When it comes to designing/coding presentational websites, with static content and few pages.. let's say, between 5 and 20. Would you go with wp, design a custom theme and update with content, or would you code from scratch a clean html/css eventually + some js ?

For now, since I'm just stepping into web development, I see wordpress as a complex cms that loads slow in my browser..

EDIT: I suppose a page generated with wordpress would load slower than a page that looks the same coded from scratch.

Please help me find the pros/cons of both. How about seo/indexing? Is it worth learning wp for designing presentational websites ?

P.S. I'm asking this because a lot of my friends, who are a bit more experienced than me, tend to recommend using wp because clients like it and it's easy, but I'm not sure yet.

When It comes to you, what would you prefer and why ?

  • How does Wordpress load slow in your browser? Nov 28, 2010 at 1:11
  • I mean it does load slower than a clean html page. And I suppose it would load slower than a page that looks the same coded from scratch.
    – sdadffdfd
    Nov 28, 2010 at 1:17
  • 4
    A properly setup Wordpress install with caching enabled should not be any slower than a static html file. And even without caching, Wordpress is relatively light, so its processing time would still be negligible compared to the amount of time it actually takes to send images and other data over the network. If you're experiencing any kind of slowdown just by running Wordpress, you should seriously consider switching to a web host with better servers. Nov 28, 2010 at 2:23
  • 2
    If Wordpress was really that slow it wouldn't be by far the most popular blogging software. Even out of the box its performance is acceptable for 99.9% of users. Being it is quick and easy to set up, easy to use, and free you'd be hard pressed to find something that's more cost effective then Wordpress.
    – John Conde
    Nov 28, 2010 at 5:03

2 Answers 2


I guess it depends on who the client is. If it's for yourself, and you feel comfortable using straight HTML/CSS, by all means hand code it yourself. But if it's for a client, I'd go Wordpress, personally.

If I had a penny for every time a client asked me to update the content on their site, I'd have several thousand pennies at this point. Wordpress allows them to easily go in and update content without having to know a lick of HTML. Furthermore, Wordpress gives the ability to easily add a blog to their site with minimal effort (huge selling point these days).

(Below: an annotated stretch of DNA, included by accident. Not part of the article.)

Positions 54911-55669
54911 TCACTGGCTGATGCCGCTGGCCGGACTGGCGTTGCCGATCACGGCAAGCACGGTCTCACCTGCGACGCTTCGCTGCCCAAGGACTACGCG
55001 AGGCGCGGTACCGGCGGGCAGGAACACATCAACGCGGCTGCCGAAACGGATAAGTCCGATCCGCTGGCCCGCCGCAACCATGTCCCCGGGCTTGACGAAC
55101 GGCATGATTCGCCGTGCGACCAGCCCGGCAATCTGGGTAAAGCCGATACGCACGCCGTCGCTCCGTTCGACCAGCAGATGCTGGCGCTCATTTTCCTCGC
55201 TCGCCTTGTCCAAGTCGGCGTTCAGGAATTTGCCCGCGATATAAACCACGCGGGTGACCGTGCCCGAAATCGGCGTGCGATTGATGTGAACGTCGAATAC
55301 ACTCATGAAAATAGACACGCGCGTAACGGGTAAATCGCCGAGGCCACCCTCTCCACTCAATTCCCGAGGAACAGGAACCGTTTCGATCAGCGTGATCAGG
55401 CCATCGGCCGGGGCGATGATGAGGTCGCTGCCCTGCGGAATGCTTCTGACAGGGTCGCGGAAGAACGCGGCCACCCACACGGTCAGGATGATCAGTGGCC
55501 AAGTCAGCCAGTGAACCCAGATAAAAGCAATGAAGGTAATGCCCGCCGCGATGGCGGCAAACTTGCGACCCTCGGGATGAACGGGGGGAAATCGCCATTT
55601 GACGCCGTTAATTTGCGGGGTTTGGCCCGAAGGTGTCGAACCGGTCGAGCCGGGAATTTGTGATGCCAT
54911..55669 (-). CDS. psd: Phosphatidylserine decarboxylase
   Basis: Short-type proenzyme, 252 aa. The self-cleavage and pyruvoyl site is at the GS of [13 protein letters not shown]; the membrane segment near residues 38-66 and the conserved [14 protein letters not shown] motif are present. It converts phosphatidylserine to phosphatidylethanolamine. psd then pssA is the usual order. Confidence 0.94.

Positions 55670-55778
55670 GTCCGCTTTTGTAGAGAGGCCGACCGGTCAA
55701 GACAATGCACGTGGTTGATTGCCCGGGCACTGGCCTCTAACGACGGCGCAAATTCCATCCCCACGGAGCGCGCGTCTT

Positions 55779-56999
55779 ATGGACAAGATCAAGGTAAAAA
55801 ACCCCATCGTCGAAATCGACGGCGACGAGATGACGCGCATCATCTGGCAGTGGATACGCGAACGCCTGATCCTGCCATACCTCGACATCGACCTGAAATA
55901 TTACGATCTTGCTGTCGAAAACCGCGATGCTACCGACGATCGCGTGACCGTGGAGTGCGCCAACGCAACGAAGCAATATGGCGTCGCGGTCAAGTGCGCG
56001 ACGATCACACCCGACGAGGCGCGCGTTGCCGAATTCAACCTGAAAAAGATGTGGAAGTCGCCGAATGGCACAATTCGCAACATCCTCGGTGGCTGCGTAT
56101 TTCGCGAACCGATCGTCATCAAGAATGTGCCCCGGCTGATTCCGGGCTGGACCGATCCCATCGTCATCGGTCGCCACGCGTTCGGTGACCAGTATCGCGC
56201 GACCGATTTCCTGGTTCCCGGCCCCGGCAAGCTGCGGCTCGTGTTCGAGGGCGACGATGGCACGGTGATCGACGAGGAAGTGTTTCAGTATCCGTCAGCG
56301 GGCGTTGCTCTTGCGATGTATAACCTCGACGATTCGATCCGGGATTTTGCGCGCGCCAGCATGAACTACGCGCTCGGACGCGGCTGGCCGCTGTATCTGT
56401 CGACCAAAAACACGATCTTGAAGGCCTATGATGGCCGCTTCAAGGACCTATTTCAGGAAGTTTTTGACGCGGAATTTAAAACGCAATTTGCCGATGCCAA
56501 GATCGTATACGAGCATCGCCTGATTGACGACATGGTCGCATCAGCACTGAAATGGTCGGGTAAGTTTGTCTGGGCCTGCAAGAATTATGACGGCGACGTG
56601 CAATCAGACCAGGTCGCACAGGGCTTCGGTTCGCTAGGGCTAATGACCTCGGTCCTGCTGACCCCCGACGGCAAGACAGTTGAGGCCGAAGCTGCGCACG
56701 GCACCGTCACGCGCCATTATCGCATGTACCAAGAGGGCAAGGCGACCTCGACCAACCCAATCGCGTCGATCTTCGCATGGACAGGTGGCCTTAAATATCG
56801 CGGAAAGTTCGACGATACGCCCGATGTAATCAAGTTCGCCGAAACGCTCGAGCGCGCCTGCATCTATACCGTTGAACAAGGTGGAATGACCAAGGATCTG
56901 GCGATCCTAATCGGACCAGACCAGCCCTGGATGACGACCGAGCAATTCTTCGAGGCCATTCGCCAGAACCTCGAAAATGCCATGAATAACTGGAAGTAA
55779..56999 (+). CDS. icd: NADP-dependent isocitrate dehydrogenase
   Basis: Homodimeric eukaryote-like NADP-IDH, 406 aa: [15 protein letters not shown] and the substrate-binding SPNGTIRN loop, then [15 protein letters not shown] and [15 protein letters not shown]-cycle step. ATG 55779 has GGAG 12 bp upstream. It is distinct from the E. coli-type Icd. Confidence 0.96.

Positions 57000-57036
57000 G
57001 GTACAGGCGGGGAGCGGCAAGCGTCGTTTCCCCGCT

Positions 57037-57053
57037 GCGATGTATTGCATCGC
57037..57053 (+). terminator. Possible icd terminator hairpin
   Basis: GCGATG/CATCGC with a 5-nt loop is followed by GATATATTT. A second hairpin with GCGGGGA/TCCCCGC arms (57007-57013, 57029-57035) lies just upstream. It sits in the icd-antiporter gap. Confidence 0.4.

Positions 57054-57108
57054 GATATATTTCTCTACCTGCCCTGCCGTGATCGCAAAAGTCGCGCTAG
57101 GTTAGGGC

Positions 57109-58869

Speed wise, a properly configured Wordpress install should run about as fast as a hand coded website. Also, some plugins give you a huge leg up when it comes to SEO/extensibility. Check out these plugins:

  • Hyper Cache - It's got a lot more cool features for caching that Super Cache doesn't offer.
  • Google Sitemaps - Sitemaps are very helpful for SEO. They can be a pain sometimes to code. This plugin makes them automatically, so that's nice.
  • Look into mod_pagespeed and gzip for increased speed.

When doing a new Wordpress install, I'm always sure to follow this Nettuts+ guide for a safe and secure install of Wordpress. Since you aren't checking up on this site every day, it always helps to have an extremely secure install of Wordpress.

Hope this helps and please let us know what you decide on soon.

  • Thank you, excellent answer. I think I'll go with WP.. have to take a big load of time and start learning it :)
    – sdadffdfd
    Nov 29, 2010 at 0:39
  • The easiest way to learn Wordpress theme development is to take a look at the default Wordpress theme's code. It does so many things right, you'll take a lot away from how it works. And if you like my answer a lot, please be sure to accept my answer (I love my karma).
    – Eli Gundry
    Nov 29, 2010 at 0:55

Generally, if a group of people with IQ >> age (which is a must for any webmaster) recommends a certain solution, there is a reason behing that.

Yes, WP makes things a lot easier. Just install wp-super-cache or a similar plugin and your speed problem is solved.

Also, you can use .htaccess browser caching to further improve speed.

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